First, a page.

It says something about the extremities of inequality in our world when rich people are now paying money to take tours of poor people. An article by Eric Weiner in the travel section of the Sunday New York Times highlights the growing business of "poorism" -- taking tour groups to visit the world's slums and shanty towns for a glimpse at just how bad things really are.
Troubling enough is the irony of tourists paying enough money to a tour guide to traipse through a poor family's home that, if given to that family instead, might actually help them escape from poverty. One excursion cited in the New York Times article charges $7.50 per person to gawk at the Dharavi slums of Mumbai, India. Worldwide, 3 billion people --- nearly half the world's population --- live on less than two dollars a day, including almost 80% of Indians and, most assuredly, 100% of people living in the Dharavi slums.
It's not that rich privileged folks seeing poverty first-hand is a bad thing. It's vital that everyone from titans of industry to those of us privileged enough to have a home and running water understand the true depths of poverty that exist on our planet, in our own backyards and on the other side of the globe. Yet, when day-to-day, the privileged are so removed from the poor that we need tour guides and travel itineraries in order to actually witness what poverty is, there is something to be said for just how extreme inequality has become.
Consider the recently opened Liberty Hotel in Boston, fashioned by remodeling a former prison. With more than 1 in 100 Americans behind bars, there's something sick about people paying $319 and up a night for "lockdown" in a prison-turned-luxury-hotel. Can you imagine young African American men -- 1 in 30 of whom are incarcerated, and all of whom face the ever-present threat of incarceration through racial profiling -- finding it "vacation-like" to spend a night in the prison-hotel, even if they could afford it? That those who can afford a $319-a-night hotel room at the Liberty find it novel reveals how insulated they are from the nowhere-near-novel reality of prison in the lives of many, especially poor communities of color.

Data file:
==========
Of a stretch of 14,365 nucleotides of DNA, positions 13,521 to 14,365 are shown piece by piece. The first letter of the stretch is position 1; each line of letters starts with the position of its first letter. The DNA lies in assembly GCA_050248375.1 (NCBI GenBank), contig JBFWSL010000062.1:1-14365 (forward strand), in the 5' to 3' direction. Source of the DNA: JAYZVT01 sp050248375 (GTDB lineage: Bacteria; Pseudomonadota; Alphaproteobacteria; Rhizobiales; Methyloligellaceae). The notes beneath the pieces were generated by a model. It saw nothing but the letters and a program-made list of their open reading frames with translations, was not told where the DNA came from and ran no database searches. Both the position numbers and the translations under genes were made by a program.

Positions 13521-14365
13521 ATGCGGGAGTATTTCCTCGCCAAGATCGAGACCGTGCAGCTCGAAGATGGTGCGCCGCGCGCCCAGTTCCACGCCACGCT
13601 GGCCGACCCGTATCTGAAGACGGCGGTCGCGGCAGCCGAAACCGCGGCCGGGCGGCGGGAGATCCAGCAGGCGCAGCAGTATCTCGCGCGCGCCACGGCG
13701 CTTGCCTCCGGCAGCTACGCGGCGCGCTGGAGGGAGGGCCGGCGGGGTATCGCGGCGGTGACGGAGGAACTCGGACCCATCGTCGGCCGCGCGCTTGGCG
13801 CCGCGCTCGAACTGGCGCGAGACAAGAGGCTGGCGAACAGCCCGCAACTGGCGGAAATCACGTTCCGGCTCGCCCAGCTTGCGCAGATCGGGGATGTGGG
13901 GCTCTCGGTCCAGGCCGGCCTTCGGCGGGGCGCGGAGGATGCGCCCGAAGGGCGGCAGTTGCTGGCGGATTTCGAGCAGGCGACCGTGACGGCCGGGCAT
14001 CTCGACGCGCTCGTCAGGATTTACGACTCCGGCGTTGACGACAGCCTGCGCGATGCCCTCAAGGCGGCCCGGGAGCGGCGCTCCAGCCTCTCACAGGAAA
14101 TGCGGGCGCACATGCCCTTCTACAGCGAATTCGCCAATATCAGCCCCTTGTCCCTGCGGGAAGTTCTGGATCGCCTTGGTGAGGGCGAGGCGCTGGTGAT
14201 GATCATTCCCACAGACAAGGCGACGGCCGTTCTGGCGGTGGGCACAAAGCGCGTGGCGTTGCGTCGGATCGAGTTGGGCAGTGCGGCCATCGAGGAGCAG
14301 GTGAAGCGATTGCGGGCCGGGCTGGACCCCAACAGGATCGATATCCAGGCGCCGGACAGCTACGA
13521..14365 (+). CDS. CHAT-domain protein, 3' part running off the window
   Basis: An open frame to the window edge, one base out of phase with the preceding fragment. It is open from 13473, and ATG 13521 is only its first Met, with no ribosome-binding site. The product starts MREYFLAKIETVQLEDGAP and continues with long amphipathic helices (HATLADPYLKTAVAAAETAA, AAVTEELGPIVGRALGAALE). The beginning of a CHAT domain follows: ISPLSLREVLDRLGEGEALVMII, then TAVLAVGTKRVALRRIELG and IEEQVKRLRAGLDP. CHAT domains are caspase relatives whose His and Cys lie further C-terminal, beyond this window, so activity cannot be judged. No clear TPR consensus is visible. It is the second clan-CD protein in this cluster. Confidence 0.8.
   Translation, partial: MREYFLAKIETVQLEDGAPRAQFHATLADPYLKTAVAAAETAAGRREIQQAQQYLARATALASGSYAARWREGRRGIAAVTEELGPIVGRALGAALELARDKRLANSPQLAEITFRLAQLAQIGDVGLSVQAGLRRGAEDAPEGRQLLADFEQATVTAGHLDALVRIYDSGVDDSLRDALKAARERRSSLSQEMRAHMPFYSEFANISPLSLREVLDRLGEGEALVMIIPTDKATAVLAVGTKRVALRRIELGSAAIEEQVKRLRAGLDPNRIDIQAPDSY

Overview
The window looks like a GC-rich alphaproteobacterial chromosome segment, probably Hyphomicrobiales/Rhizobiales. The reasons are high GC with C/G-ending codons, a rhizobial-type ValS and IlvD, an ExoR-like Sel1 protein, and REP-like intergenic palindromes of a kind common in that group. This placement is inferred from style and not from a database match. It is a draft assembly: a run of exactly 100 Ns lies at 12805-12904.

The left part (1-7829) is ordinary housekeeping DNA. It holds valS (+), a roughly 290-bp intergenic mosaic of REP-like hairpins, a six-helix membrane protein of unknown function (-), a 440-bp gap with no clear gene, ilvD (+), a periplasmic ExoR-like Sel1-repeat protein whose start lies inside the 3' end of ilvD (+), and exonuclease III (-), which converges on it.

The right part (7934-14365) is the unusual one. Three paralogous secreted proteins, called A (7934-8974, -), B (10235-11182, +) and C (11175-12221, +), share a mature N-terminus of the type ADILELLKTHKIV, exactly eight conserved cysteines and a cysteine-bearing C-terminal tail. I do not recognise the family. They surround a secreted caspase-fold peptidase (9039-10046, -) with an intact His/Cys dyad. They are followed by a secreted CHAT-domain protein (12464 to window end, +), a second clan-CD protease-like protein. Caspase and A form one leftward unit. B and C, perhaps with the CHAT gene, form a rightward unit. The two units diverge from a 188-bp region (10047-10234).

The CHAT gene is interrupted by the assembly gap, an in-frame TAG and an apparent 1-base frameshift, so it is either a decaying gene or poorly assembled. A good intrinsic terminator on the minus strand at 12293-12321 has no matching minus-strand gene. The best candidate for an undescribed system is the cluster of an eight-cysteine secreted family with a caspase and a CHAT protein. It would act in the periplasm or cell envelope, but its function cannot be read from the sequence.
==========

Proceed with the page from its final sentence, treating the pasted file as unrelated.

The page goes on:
Then again, maybe I'm being too -- oh, I don't know -- moral. Perhaps poverty tourism and prison-chic simply reflects pragmatic, economic opportunism. After all, we've build a society and an economy in the United States where extreme greed is rewarded and, in fact, reinforced. The resulting poverty and suffering at the bottom is not only accepted but, by growing prison construction and cutting domestic social service programs and foreign aid, sustained. So, in the otherwise-collapsing US economy, poverty may be just the growth industry we need! Better yet, we should continue to slash public benefit programs and programs that help the poor, to open up new economic "horizons".
With that in mind, knowing that the chieftans of exploitation are always looking for the next big thing, here are some other "poorism" suggestions:
* Inside an ICE raid -- Be there as armed agents from the Immigration and Customs Enforcement agency storm the home of a Mexican-American family at midnight, tear an undocumented immigrant mother away from her citizen children and partner, lock her up in prison and send her back to Mexico to never see her family again.
* Waterboarding 101 -- Learn what all the fuss is about when you get waterboarded for hours on end until you finally confess to something and are then detained indefinitely without access to a lawyer or any communication with your family.
* Oh no, HMO! -- Watch as a middle class family takes their sick child to the doctor only to learn that their health insurance won't cover the life-saving medicine their child needs, then in a real nail-biter, watch as both parents take second jobs and wonder: Will it be enough?
* Human Wrongs Around the World -- Travel on a secret CIA extradition flight with stops in Pakistan, Columbia and all the countries where your tax dollars are funding dictatorships and human rights abuses.
I suppose if you can't beat inequality, profit from it. That's the American way, right? Land of opportunity (though some exclusions apply). We could choose to distribute resources and opportunity fairly to everyone, create pathways to education instead of prison and poverty, and re-build an America where we put the common good and common needs ahead of selfishness and exploitation.
Or we could continue to allow those who've risen to the top to systematically kick away the ladder of opportunity for everyone else.
And then sell tickets and call it tourism.
Sally Kohn is the Director of the Movement Vision Lab at the Center for Community Change.
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